Station: [10] Nuns' Choir and Organ Loft

White walls, geometric shapes, clarity: for the Cistercians, a plain church interior is part of the agenda.

Nevertheless, the design of Heiligengrabe’s collegiate church wasn’t always as neat and functional as this. For example, have you noticed the horizontal projections running along the two long walls, about halfway up? As recently as the early 18th century, they supported a huge gallery, which must have affected the overall look of the nave.

That mezzanine floor was known as the "nuns' choir" and could only be entered via the abbey. Access was by a door high up in the wall, which is now boarded up. The canonesses followed the service from this gallery, invisible to the congregation at ground level.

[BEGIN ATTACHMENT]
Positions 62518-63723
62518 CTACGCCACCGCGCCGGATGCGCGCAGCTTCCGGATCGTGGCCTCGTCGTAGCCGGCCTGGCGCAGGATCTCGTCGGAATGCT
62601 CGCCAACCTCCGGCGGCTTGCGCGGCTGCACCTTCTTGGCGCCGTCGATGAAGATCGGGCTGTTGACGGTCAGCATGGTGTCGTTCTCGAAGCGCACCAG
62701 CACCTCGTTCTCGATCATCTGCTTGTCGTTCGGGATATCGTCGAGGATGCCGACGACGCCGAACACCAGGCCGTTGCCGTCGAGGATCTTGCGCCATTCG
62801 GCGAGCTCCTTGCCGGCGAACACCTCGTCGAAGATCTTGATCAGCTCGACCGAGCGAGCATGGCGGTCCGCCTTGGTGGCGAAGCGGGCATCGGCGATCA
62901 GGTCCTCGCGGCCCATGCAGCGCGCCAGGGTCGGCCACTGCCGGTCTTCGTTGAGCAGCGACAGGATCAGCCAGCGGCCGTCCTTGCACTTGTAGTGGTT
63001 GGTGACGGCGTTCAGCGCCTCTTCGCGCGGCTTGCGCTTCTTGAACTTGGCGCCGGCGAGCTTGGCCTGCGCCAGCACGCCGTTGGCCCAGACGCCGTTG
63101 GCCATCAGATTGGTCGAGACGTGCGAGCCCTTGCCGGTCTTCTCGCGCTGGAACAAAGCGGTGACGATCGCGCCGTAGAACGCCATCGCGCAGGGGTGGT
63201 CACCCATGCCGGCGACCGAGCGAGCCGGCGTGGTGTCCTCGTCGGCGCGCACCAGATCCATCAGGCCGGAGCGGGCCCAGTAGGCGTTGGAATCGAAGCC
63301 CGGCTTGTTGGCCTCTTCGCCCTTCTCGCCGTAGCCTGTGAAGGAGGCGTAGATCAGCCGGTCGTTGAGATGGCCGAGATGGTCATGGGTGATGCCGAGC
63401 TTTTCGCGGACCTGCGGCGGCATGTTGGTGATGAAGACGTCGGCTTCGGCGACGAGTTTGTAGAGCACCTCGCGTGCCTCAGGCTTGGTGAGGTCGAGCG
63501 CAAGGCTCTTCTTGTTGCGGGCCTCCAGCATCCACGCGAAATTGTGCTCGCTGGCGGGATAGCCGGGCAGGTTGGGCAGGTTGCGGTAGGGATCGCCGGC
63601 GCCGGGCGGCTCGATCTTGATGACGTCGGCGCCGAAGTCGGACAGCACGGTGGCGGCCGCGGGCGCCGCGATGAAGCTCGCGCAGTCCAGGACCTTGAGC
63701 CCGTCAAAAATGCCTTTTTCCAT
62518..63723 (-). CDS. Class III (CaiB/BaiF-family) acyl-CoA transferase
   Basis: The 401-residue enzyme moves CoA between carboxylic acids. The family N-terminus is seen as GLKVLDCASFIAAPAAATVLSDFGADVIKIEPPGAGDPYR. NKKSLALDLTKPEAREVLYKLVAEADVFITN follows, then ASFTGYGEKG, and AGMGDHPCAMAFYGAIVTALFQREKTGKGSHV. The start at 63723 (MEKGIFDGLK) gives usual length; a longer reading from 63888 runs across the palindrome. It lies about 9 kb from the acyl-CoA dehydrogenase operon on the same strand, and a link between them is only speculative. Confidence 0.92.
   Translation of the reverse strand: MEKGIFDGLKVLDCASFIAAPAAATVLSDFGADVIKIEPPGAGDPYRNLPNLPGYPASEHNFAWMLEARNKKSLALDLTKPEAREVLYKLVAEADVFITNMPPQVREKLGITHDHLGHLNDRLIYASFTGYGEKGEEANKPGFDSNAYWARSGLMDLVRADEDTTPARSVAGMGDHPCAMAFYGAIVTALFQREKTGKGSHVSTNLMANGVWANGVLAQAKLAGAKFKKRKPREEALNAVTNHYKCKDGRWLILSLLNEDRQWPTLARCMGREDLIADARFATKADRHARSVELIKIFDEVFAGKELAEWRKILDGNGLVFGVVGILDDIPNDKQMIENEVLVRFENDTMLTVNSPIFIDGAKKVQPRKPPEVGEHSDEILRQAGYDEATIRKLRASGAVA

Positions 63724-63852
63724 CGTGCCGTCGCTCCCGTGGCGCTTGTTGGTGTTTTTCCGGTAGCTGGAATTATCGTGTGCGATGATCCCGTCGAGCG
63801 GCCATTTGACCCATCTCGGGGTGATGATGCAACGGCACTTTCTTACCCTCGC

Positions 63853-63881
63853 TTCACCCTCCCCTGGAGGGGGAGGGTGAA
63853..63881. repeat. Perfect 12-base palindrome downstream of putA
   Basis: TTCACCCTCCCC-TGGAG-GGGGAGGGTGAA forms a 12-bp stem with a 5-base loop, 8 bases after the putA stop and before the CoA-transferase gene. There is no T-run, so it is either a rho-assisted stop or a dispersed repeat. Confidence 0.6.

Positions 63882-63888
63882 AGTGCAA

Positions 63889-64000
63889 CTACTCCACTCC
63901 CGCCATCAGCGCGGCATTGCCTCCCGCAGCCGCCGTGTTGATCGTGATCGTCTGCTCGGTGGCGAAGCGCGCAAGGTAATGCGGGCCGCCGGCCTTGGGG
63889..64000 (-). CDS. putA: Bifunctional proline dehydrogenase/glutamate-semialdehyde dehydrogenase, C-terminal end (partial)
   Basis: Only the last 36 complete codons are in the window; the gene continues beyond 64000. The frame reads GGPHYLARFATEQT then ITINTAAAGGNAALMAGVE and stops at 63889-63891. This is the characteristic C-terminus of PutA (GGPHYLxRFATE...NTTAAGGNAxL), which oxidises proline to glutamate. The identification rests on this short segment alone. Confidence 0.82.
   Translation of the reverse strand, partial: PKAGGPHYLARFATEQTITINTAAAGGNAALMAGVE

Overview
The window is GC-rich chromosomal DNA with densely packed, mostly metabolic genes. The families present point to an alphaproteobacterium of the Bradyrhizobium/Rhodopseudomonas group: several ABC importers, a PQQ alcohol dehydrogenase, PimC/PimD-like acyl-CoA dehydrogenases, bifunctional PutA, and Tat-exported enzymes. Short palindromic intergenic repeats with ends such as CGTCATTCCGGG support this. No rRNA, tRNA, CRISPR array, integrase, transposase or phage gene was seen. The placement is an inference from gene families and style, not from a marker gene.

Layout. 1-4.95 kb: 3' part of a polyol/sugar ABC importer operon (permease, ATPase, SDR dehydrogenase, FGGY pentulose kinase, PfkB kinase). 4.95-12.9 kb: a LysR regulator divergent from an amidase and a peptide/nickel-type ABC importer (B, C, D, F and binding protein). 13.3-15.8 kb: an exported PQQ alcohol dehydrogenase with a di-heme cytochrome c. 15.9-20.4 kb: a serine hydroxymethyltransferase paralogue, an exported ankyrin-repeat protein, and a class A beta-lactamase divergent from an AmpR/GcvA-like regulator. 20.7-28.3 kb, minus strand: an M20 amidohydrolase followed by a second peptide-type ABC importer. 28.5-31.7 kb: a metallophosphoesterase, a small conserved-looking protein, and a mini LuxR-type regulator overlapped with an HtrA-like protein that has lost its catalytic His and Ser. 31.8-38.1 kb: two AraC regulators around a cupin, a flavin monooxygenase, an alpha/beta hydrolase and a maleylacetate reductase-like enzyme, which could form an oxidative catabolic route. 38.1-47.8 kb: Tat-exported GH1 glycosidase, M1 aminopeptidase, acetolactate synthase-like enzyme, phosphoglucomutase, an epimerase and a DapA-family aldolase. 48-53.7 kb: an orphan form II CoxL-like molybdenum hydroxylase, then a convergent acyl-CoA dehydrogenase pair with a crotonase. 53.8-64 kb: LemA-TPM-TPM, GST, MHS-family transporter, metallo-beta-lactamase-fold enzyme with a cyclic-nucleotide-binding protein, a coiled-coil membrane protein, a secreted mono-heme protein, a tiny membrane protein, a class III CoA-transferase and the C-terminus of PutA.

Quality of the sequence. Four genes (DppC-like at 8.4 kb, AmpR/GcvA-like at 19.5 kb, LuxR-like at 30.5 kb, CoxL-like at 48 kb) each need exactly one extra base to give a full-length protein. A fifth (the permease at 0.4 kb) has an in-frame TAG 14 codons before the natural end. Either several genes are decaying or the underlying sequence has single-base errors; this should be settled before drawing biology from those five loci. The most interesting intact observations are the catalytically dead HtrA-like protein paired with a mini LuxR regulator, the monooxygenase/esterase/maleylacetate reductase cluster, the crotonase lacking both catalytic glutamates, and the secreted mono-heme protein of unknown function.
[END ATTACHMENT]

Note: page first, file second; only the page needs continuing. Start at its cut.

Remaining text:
The organ at the rear is from the workshop of David Baumann, and the composer Johann Sebastian Bach is said to have personally checked its sound! It was built in 1725, in the wake of a disaster that had struck the abbey some years earlier. A fire in 1719 destroyed large parts of the complex along with almost the entire medieval furnishings of the church. 

The windows on the long wall of the nave were donated in the 19th century by some of the canonesses. And the three colourful windows in the choir were created in 1960 from designs by the Berlin artist Inge Pape. 

The present winged altarpiece is on loan from St. Mary’s Church in Berlin. It originally came from the Franciscan abbey in Berlin, which was destroyed in the Second World War. The central shrine shows Mary surrounded by an aureole. She is the supreme patroness of the Cistercian order. 

Don't forget to look up at the vaulted ceiling. It includes mid-15th century painted decorations that were only uncovered a few years ago!

Depiction 1 © Hagen Immel
Depiction 2 © Hagen Immel
Depiction 3 © Dietmar Rabich
Depiction 4 © Hagen Immel